Volume 83, Issue 5
  • ISSN: 0002-9637
  • E-ISSN: 1476-1645



The social acceptability and durability of two house screening interventions were addressed using focus group discussions, questionnaires, indoor climate measurements, and durability surveys. Participants recognized that screening stopped mosquitoes (79–96%) and other insects (86–98%) entering their houses. These and other benefits were appreciated by significantly more recipients of full screening than users of screened ceilings. Full screened houses were 0.26°C hotter at night ( = 0.05) than houses with screened ceilings and 0.51°C ( < 0.001) hotter than houses with no screening (28.43°C), though only 9% of full screened house users and 17% of screened ceiling users complained about the heat. Although 71% of screened doors and 85% of ceilings had suffered some damage after 12 months, the average number of holes of any size was < 5 for doors and < 7 for ceilings. In conclusion, house screening is a well-appreciated and durable vector control tool.


Article metrics loading...

Loading full text...

Full text loading...



  1. Hanafin JB, , 1928. Further results in mosquito proofing barracks. J R Army Med Corps 51: 127130.
  2. Watson RB, Boyd MF, , 1949. Location and mosquito-proofing of dwellings. , ed. Malariology: A Comprehensive Survey of all Aspects of this Group of Diseases from a Global Standpoint. Philadelphia, PA: W.B. Saunders, 11841202.
  3. Orenstein AJ, , 1912. Screening as an antimalaria measure. A contribution to the study of the value of screened dwellings in malaria regions. Proc Canal Zone Med Assoc 5: 1218.
  4. Lindsay SW, Emerson PM, Charlwood JD, , 2002. Reducing malaria by mosquito-proofing houses. Trends Parasitol 18: 510514.[Crossref]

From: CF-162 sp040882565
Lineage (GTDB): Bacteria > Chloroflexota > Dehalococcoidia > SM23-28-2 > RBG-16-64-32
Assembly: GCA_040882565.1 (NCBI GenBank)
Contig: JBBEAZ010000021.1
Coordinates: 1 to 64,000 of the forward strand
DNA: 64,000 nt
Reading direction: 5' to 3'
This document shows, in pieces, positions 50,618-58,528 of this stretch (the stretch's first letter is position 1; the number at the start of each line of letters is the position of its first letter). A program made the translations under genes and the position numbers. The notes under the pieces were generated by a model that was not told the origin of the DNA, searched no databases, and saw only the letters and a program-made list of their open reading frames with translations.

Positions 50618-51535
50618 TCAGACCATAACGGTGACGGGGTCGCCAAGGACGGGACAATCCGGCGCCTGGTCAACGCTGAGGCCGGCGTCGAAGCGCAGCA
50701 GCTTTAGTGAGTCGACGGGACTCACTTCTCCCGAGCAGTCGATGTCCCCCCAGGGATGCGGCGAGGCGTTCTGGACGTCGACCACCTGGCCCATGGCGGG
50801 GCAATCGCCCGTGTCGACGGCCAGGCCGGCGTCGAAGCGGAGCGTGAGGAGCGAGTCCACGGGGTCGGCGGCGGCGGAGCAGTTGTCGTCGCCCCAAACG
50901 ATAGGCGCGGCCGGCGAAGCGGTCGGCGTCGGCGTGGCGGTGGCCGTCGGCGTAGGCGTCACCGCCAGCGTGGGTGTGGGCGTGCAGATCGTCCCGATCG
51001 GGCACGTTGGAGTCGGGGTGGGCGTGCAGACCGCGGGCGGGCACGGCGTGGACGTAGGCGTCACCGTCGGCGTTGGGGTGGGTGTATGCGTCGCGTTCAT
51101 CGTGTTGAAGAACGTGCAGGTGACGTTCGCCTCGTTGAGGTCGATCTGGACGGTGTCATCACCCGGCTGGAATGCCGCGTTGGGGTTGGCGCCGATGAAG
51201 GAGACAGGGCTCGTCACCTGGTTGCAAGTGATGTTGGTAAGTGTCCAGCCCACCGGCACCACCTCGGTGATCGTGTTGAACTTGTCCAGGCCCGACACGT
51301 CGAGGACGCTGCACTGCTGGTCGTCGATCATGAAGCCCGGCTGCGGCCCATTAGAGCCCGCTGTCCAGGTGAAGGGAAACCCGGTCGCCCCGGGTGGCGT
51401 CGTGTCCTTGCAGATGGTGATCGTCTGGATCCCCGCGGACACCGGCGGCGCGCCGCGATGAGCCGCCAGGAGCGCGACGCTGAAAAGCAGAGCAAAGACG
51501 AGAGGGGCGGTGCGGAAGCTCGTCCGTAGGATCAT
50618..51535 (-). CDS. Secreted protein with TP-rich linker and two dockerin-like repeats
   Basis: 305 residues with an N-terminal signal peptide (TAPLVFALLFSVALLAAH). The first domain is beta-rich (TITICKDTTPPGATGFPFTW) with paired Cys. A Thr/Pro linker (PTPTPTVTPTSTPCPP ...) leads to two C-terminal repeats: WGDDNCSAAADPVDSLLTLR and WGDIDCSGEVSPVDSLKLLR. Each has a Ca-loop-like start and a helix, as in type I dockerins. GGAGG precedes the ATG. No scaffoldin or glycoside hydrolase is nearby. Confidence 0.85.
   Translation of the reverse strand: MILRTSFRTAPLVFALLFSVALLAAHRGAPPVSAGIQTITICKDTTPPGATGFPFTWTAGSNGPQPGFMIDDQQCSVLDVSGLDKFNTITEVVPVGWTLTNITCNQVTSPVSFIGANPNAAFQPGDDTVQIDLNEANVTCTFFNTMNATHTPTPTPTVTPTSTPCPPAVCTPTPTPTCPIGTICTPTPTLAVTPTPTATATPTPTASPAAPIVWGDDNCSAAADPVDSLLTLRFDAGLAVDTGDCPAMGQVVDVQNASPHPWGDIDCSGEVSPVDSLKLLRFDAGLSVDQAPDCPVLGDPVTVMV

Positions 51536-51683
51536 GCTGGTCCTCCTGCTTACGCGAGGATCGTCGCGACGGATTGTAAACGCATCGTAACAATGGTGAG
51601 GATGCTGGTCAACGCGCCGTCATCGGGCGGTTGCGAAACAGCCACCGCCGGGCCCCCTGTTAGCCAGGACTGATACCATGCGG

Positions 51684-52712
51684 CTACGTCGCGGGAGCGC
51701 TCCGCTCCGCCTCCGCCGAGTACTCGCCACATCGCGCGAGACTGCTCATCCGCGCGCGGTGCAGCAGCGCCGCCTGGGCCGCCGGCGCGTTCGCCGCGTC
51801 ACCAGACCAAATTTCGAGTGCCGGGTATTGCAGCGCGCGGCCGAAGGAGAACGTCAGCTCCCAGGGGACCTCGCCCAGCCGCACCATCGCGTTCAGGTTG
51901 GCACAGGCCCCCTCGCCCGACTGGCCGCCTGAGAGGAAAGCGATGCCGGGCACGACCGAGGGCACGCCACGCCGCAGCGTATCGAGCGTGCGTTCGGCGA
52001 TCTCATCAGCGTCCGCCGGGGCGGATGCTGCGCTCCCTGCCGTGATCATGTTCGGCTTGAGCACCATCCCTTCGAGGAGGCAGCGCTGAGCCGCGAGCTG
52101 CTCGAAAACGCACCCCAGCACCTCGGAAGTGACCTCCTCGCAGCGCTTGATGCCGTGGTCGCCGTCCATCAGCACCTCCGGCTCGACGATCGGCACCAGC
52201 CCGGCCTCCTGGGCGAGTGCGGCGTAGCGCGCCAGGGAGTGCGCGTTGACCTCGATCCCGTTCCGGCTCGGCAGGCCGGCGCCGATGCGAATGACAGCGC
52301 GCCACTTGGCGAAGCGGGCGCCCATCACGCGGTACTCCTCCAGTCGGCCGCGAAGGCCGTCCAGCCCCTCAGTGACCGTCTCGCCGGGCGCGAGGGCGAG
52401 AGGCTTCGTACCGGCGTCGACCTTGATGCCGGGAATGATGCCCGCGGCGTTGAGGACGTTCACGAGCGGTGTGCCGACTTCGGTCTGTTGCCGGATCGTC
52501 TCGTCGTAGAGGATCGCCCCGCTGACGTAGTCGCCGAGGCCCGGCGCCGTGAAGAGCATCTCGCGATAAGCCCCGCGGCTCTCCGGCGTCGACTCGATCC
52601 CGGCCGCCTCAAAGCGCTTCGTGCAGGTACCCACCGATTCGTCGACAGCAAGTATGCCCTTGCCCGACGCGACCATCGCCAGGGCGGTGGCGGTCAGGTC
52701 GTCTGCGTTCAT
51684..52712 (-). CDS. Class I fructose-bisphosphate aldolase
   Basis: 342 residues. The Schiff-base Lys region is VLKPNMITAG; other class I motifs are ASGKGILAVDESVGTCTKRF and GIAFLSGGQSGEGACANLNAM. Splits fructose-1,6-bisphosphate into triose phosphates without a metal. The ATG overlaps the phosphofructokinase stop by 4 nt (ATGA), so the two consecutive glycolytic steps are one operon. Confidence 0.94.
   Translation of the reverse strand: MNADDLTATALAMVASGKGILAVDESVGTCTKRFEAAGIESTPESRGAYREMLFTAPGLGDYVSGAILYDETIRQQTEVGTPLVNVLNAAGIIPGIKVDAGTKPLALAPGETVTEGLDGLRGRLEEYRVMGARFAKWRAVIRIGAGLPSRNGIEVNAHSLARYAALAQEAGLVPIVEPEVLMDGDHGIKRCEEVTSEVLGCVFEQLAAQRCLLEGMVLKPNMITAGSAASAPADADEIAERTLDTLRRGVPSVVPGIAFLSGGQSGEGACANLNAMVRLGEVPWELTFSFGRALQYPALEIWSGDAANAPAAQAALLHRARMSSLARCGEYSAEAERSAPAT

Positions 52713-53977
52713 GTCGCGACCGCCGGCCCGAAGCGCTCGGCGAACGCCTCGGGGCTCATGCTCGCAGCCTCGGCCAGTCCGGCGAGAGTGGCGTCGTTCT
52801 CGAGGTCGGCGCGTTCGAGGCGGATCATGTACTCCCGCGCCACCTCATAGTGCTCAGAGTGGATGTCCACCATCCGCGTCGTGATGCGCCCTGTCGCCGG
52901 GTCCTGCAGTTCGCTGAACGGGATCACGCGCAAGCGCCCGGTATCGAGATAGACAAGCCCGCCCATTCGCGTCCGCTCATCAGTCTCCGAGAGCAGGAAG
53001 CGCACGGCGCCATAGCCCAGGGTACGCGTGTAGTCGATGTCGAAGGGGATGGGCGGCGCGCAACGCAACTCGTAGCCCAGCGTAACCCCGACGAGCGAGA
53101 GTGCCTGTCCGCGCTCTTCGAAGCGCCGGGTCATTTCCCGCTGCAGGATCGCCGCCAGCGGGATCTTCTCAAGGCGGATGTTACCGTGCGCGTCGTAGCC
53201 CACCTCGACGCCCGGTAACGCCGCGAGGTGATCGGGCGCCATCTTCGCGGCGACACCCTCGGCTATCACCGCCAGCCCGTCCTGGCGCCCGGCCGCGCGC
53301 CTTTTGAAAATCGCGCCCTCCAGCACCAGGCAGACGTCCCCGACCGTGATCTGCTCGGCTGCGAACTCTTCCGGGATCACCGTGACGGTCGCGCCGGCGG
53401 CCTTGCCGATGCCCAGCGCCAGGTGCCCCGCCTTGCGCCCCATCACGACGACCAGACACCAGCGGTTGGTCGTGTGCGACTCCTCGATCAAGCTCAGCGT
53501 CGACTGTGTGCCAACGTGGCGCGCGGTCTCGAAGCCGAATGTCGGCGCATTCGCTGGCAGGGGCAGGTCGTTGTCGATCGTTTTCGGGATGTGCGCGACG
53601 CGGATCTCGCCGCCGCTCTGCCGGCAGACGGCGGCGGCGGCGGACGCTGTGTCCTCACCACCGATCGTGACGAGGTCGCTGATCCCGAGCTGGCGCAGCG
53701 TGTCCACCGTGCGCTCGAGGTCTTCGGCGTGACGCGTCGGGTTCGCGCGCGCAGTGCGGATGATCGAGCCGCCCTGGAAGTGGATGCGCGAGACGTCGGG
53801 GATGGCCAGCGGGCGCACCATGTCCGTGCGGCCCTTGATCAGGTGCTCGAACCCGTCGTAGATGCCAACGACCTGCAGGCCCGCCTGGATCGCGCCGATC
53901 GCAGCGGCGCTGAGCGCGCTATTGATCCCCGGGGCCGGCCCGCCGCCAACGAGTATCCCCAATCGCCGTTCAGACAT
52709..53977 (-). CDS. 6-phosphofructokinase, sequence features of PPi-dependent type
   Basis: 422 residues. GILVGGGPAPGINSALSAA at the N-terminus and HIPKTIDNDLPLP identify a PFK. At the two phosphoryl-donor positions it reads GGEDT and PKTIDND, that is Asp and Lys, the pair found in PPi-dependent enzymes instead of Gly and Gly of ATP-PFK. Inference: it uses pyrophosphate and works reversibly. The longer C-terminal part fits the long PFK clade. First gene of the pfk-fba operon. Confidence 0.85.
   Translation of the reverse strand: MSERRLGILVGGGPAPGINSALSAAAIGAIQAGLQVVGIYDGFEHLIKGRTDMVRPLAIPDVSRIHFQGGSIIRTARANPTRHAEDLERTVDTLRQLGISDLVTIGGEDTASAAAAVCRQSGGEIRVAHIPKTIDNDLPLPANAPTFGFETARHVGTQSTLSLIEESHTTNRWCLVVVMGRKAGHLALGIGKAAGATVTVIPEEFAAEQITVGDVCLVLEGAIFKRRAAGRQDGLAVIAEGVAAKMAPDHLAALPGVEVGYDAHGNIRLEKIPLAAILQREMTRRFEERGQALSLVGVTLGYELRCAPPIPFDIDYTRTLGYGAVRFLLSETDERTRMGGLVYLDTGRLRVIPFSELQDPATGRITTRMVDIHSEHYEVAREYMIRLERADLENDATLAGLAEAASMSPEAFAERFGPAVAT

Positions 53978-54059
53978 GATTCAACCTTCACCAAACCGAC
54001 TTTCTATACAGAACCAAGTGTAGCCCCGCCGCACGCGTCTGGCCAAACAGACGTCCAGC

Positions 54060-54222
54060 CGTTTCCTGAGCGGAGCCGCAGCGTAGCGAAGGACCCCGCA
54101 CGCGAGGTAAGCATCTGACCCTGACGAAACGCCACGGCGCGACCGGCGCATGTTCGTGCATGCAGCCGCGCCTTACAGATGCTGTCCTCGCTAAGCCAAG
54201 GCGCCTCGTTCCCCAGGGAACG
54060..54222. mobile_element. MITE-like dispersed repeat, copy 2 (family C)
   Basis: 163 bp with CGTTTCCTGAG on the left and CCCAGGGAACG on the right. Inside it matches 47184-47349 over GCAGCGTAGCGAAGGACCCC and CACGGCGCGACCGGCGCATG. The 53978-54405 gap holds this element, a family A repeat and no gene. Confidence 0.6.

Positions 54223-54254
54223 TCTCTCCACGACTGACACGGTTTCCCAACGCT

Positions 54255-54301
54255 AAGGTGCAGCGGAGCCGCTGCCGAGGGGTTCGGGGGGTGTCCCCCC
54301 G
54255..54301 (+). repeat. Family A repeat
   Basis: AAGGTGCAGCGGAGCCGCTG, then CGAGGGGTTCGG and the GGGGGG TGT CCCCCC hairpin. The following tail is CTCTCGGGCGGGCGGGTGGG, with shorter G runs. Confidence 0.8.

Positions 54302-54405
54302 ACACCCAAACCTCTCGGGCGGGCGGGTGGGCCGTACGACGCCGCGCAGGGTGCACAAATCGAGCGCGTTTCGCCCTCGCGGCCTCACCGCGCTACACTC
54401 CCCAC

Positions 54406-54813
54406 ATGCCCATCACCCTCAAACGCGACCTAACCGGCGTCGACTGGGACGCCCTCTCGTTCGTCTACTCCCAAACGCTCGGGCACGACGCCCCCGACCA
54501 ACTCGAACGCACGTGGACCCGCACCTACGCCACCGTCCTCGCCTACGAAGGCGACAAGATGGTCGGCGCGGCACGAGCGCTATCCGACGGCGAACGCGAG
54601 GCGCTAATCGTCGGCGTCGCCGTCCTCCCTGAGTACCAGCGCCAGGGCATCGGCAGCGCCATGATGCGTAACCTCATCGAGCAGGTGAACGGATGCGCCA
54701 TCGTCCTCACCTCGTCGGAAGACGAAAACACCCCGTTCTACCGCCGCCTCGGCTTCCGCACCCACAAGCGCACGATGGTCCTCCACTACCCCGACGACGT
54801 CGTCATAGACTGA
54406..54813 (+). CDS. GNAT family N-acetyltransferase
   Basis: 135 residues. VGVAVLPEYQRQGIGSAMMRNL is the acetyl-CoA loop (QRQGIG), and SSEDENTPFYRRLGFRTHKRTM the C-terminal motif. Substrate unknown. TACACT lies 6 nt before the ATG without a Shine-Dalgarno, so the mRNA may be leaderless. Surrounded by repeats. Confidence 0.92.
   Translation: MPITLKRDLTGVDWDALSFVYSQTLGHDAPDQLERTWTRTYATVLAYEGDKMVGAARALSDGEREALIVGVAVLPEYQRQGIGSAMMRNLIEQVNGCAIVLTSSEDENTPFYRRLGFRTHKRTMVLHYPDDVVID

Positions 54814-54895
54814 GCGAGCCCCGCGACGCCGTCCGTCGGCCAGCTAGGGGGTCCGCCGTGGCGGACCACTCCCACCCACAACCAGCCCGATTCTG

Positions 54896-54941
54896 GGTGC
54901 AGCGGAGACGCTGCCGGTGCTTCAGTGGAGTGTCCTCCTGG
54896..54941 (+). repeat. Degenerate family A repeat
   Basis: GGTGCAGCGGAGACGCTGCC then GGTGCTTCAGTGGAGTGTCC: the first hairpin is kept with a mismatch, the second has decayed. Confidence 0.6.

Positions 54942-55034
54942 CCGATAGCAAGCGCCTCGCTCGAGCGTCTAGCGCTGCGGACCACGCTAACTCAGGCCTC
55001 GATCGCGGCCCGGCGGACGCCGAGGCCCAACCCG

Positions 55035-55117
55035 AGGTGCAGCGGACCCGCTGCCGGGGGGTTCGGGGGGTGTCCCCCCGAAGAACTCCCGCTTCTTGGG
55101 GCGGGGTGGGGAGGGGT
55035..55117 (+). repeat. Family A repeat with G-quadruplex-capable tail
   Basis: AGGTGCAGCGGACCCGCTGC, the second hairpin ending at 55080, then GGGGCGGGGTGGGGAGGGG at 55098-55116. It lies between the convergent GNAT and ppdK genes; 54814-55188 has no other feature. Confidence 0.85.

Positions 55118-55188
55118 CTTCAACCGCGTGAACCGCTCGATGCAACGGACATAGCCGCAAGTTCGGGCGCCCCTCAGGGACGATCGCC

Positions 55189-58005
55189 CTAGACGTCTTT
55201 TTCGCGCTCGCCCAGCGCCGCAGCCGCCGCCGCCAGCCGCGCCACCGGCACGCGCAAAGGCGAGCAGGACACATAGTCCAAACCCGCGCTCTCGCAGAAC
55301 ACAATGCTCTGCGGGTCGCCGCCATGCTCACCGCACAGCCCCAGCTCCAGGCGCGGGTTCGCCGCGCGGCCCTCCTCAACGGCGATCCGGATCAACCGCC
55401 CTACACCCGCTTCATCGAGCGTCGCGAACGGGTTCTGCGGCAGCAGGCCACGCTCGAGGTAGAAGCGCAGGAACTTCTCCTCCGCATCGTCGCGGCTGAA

5. Kirby MJ, Milligan PJ, Conway D, Lindsay SW, , 2008. Study protocol for a three-armed randomized controlled trial to assess whether house screening can reduce exposure to malaria vectors and reduce malaria transmission in The Gambia. Trials 9: 33.[Crossref]
  6. Kirby MJ, Ameh D, Bottomley C, Green C, Jawara M, Milligan PJ, Snell PC, Conway DJ, Lindsay SW, , 2009. Effect of two different house screening interventions on exposure to malaria vectors and on anaemia in children in The Gambia: a randomized controlled trial. Lancet 374: 9981009.[Crossref]
  7. Brabin BJ, Premji Z, Verhoeff F, , 2001. An analysis of anemia and child mortality. J Nutr 131: 636S648S.
  8. Snow RW, Azevedo IB, Lowe BS, Kabiru EW, Neville CG, Mwankusye S, Kassiga G, Marsh K, Teuscher T, , 1994. Severe childhood malaria in two areas of different falciparum transmission in East Africa. Acta Trop 57: 289300.[Crossref]
  9. Jones C, Williams H, , 2002. Social science in malaria control. Trends Parasitol 18: 195196.[Crossref]
  10. Binka FN, Adongo PB, , 1997. Acceptability and use of insecticide impregnated bednets in northern Ghana. Trop Med Int Health 2: 499507.[Crossref]
  11. Kirby MJ, Green C, Milligan P, Sismanidis C, Jasseh M, Conway DJ, Lindsay SW, , 2008. Risk factors for house-entry by malaria vectors in a rural town and satellite villages in The Gambia. Malar J 7: 2.[Crossref]